* Nigeria may continue to record cases of Lassa fever, says NCDC
The National Agency for the Control of AIDS (NACA) has said that although progress in Human Immuno-deficiency Virus (HIV) vaccine development by the scientific community continues to raise hope that one day this feat will be achieved, a lot of work is still required.
Director General of NACA, Dr. Sani Aliyu, said he is optimistic that developing a HIV vaccine is feasible in the not-too-distant future, and called for renewed commitment by all stakeholders to make this feat happen. “As we mark World HIV Vaccine Day, I call for a renewed commitment from all stakeholders to push for the realization of the production of this much needed vaccine.”
Aliyu as part of activities to mark the 21st anniversary of global efforts to develop a HIV vaccine, last Friday, in Abuja, said NACA, in partnership with the New HIV Vaccine and Microbicide Advocacy Society (NHVMAS) will continue to collaborate with relevant stakeholders in promoting community education and awareness as well as intensify efforts to ensure that an effective HIV vaccine is developed to arrest the HIV epidemic at a global level.
Also, according to the Nigeria Centre for Disease Control (NCDC), given the epidemiology of Lassa fever in Nigeria, the country may continue to record cases of Lassa fever.To this end, the centre in collaboration with Irrua Specialist Teaching Hospital would commence a nationwide training of health workers on Lassa fever clinical diagnosis and management.
Chief Executive Officer (CEO) of the centre, Dr. Chikwe Ihekweazu, who disclosed this in Abuja, said the agency wants to support other healthcare facilities in strengthening their capacity to manage Lassa fever cases.
According him, the training will include Lassa fever case management physicians and nurses at treatment centres, State Epidemiologists, State Disease Surveillance Officers, State Laboratory Scientists, and State Health Educators.
Between January 1 and May 6 2018, Nigeria was faced with its largest outbreak of Lassa fever. During this outbreak we saw more confirmed cases than the country had ever recorded. He noted that these officers would be held accountable for the response and management of subsequent Lassa fever outbreaks in their States.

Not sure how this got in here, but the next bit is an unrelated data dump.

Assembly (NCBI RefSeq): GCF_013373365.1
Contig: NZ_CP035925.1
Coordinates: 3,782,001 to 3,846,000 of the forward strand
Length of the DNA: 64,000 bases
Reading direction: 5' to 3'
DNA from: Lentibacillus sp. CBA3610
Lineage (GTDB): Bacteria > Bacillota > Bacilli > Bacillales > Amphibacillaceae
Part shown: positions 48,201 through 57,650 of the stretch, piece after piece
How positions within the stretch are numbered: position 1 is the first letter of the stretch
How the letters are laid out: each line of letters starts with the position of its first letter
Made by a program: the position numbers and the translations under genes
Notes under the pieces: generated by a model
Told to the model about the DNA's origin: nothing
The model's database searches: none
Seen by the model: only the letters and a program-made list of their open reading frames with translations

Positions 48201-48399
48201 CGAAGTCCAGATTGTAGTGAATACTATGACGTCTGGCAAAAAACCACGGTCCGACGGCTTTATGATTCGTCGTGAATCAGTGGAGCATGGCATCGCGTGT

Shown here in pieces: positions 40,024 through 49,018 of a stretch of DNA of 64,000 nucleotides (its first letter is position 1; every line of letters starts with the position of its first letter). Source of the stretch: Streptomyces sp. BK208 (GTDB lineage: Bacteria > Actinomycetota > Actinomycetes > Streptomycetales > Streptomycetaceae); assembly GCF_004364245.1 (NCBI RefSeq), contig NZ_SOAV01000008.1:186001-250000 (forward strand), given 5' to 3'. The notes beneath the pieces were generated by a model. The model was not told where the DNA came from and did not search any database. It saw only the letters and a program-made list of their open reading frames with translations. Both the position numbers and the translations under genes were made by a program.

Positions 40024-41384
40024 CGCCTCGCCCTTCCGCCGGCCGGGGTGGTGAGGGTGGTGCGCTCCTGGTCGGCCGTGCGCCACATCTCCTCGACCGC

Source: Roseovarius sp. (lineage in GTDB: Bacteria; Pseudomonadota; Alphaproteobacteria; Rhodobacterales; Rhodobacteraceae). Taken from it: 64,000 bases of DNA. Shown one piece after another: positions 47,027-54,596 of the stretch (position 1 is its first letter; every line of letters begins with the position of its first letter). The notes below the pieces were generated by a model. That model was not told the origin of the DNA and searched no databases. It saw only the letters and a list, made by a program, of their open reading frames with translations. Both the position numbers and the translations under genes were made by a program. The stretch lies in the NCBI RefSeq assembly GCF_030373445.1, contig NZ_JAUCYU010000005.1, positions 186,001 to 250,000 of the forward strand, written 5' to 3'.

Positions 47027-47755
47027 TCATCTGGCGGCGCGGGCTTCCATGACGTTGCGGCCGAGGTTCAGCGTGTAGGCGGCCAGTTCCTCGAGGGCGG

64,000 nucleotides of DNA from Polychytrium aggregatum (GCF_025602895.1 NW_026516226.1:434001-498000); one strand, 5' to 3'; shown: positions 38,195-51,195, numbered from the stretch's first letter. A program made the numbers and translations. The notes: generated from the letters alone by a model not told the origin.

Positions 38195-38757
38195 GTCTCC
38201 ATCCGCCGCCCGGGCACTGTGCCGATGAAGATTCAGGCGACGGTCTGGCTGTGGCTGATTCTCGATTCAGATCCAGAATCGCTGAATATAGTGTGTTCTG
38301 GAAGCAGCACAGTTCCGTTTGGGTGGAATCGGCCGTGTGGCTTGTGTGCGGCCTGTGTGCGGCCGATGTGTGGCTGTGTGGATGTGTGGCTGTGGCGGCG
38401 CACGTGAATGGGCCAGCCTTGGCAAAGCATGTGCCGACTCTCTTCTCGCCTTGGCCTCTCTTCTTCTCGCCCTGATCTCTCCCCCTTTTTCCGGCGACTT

Ihekweazu observed that by the end of the training, the centre must have built the capacity of frontline clinical, laboratory and public health workers on case management, laboratory diagnosis, prevention and control of Lassa Fever.
The CEO who noted that the Institute for Lassa Fever Research and Control at the Irrua Specialist Teaching Hospital (ISTH) manages the largest burden of Lassa fever cases in Nigeria and globally said they are working to improve the knowledge and skills of surveillance officers and healthcare workers for effective Lassa fever outbreak response.
Meanwhile, the HIV Vaccine Awareness Day is a day that recognizes stakeholders involved in HIV vaccine research, including health professionals, volunteers, members of the civil society and scientists. It provides an opportunity to educate communities about the importance of developing a HIV vaccine for both preventive and treatment purposes.
According to latest figures from NACA, over three million people in Nigeria are living with HIV. Every new infection has social and economic consequences for the country. A successful HIV vaccine would reduce the number of new infections and also slow the progress of the illness in those infected with the virus. It is important for all stakeholders to double their efforts to ensure that Nigeria as a country contributes positively to the development of a HIV vaccine.The established roadmap for HIV vaccine development is vigorously being followed, with stakeholders conducting operational and implementation research to address potential barriers that can hinder access to HIV Vaccine.
By: Chukwuma Muanya and Nkechi Onyedika-Ugoeze
The Guardian News
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